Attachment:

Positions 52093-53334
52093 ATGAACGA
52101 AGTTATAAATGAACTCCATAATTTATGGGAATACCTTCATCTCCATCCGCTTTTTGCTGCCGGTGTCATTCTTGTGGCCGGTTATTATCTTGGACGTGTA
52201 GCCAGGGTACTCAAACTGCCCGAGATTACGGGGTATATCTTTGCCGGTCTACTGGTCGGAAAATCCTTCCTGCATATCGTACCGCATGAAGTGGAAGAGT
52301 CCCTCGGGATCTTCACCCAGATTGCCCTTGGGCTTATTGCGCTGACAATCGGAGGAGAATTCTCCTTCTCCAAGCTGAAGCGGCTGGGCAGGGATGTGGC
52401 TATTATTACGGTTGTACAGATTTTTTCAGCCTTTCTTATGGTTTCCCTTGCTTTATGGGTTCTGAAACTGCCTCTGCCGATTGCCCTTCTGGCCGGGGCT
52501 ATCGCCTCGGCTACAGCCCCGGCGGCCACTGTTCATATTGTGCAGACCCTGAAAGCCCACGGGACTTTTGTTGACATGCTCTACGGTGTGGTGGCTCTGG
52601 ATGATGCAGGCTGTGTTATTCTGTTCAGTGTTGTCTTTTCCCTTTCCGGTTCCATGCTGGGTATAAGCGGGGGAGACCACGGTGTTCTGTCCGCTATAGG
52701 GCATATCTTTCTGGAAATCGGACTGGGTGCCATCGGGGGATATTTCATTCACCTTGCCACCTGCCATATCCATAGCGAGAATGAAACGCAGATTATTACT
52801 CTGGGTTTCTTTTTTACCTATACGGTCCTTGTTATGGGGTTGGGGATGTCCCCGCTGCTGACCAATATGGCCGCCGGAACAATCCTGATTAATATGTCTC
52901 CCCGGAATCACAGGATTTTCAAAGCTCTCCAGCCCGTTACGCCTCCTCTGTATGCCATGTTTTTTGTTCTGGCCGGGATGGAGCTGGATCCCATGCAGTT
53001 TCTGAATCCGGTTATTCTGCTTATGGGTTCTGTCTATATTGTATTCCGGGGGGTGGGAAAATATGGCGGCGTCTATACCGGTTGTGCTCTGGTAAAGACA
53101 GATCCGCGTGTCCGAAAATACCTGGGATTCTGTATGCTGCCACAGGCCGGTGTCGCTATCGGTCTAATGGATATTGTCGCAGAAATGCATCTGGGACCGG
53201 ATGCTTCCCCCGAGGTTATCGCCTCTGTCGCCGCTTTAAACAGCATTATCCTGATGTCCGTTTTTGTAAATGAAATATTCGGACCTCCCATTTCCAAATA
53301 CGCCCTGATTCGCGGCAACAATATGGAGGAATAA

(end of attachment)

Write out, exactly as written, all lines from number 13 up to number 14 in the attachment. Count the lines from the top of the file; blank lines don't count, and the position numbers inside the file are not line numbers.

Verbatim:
53101 GATCCGCGTGTCCGAAAATACCTGGGATTCTGTATGCTGCCACAGGCCGGTGTCGCTATCGGTCTAATGGATATTGTCGCAGAAATGCATCTGGGACCGG
53201 ATGCTTCCCCCGAGGTTATCGCCTCTGTCGCCGCTTTAAACAGCATTATCCTGATGTCCGTTTTTGTAAATGAAATATTCGGACCTCCCATTTCCAAATA